"My father and his brothers were against me doing this because they thought of it as a form of gambling," Mr. Koo said. "When I would talk excitedly about a new venture, they would look at me blankly."

In Mr. Koo's case, the elders came around when Microsoft Corp. bought a 10% stake in his startup, Gigamedia, a broadband entertainment and information service. Earlier this year, Gigamedia became the first Taiwan Internet company to go public on the Nasdaq exchange. Although it was caught in Nasdaq's downdraft, it is still worth well over US$2-billion ($3-billion).

Now, Mr. Koo is developing online banking and a regional e-commerce service to complement the family's 75% stake in Gigamedia. Less than two years after his father gave the Internet the cold shoulder, Jeffrey Jr. said, he now talks constantly about the cyberworld.

To some students of Asian business, this is merely a new chapter in an old story. Ethnic Chinese families have traditionally prospered by adapting to new circumstances. Kwok Tak-seng, the patriarch of the Kwok family, started as a trader in southern China. By the 1950s, he had migrated to Hong Kong and become the local agent for the YKK zipper company of Japan.

Sensing more opportunity in property than zippers, Mr. Kwok began building apartment houses. By the 1980s, he was a leading real estate developer. Mr. Kwok died in 1990, but under his three sons, Sun Hung Kai grew into a conglomerate with interests in toll roads, cargo handling and mobile telephones.

"One good thing about old-economy companies is that they have profits and cash flow," said Raymond's older brother, Thomas, who oversees Sun Hung Kai's real estate business. "But old-economy companies need new-economy ideas to survive."

For all their rock-solid stature, however, Asia's tycoons face challenges from a host of upstarts. Mr. Lai, the publisher and a self-styled maverick, offers himself as an example. Last year, he started a venture that lets customers order groceries and other goods by phone or over the Internet. The company, adMart, delivers from its warehouses, cutting out the middleman.

In Hong Kong, the middleman for many of these goods is Li Ka-shing, a billionaire who owns one of two local supermarket chains. When Mr. Lai's delivery business began to pinch Mr. Li's stores, he cancelled his company's advertising in Apple Daily and Next magazine, the outspoken newspaper and weekly magazine at the heart of Mr. Lai's company.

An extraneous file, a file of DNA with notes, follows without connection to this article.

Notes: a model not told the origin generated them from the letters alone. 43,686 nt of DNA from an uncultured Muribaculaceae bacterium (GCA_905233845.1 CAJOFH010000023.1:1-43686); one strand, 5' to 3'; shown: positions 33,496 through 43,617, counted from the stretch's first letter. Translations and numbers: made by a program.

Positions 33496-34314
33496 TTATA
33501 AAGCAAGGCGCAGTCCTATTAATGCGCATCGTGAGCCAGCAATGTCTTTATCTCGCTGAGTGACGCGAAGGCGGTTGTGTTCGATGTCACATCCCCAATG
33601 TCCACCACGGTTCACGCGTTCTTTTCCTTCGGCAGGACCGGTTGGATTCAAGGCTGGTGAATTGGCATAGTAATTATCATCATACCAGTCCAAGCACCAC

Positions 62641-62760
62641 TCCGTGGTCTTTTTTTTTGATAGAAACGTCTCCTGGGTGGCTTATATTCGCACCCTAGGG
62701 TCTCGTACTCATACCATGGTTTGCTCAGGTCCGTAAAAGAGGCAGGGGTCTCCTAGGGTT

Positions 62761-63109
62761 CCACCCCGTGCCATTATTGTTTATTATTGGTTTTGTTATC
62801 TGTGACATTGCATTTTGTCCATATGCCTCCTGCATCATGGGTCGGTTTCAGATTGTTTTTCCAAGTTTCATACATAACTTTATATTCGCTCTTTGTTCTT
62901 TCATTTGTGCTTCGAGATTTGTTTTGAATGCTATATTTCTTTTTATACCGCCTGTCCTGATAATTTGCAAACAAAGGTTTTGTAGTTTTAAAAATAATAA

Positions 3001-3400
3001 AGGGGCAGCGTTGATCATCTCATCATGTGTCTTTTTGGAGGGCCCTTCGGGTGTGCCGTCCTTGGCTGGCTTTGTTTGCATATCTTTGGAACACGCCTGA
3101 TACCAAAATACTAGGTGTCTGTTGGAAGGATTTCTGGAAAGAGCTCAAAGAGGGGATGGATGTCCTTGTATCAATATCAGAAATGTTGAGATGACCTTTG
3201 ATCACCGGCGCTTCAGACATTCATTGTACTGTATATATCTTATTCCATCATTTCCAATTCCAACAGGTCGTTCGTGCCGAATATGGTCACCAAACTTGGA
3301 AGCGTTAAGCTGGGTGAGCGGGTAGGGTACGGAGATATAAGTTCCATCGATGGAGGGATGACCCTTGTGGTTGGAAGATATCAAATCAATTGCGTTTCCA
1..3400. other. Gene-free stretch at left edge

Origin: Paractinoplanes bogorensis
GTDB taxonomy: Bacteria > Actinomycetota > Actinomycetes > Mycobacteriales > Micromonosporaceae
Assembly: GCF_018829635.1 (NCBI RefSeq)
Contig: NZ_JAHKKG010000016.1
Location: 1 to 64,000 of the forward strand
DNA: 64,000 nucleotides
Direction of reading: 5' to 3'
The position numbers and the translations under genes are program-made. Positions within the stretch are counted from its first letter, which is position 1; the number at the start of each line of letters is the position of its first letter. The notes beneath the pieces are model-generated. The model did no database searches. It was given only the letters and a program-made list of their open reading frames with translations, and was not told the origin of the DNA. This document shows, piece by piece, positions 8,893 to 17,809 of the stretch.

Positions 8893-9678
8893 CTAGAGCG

For Mr. Lai, the lost revenue has hurt. But after years of tweaking Hong Kong's establishment in his newspaper, Mr. Lai relishes mounting a frontal assault on its most powerful local businessman.

"I could never take on Li Ka-shing before," Mr. Lai said. "But if I'm riding on the back of a huge market force like the Internet, then even he can't stop me."

But Li Ka-shing has started e-commerce ventures of his own, through his two companies, Hutchison Whampoa and Cheung Kong Holdings. He also backed a Chinese-language portal,, which prompted a near-riot among investors when it went public last February. tumbled in the global sell-off of technology stocks. But thanks to Mr. Li's gold-plated reputation, it still trades above its offering price.

Richard Li, the son of Li Ka-shing, is pushing his family's new Internet vision even further. Just 33 years old, the younger Mr. Li is the brashest Internet entrepreneur in Hong Kong and a symbol of Asia's headlong flight into cyberspace. His two-year-old company, Pacific Century Cyberworks, recently won a US$36-billion takeover battle for Hong Kong's main telephone company. He is also building a satellite-delivered Internet service.

The young Mr. Li epitomizes the contradiction in Asia's version of the Internet. A scion of the Li dynasty, he has created a cyber-age company crackling with the energy of employees hoping to strike it rich on stock options. Yet he would never have triumphed unless the Bank of China arranged a US$12-billion syndicated loan to finance the deal. And analysts agree that Mr. Li would never have landed such a loan without his father's connections     Mark Landler     The New York Times     National Post     30 May 2000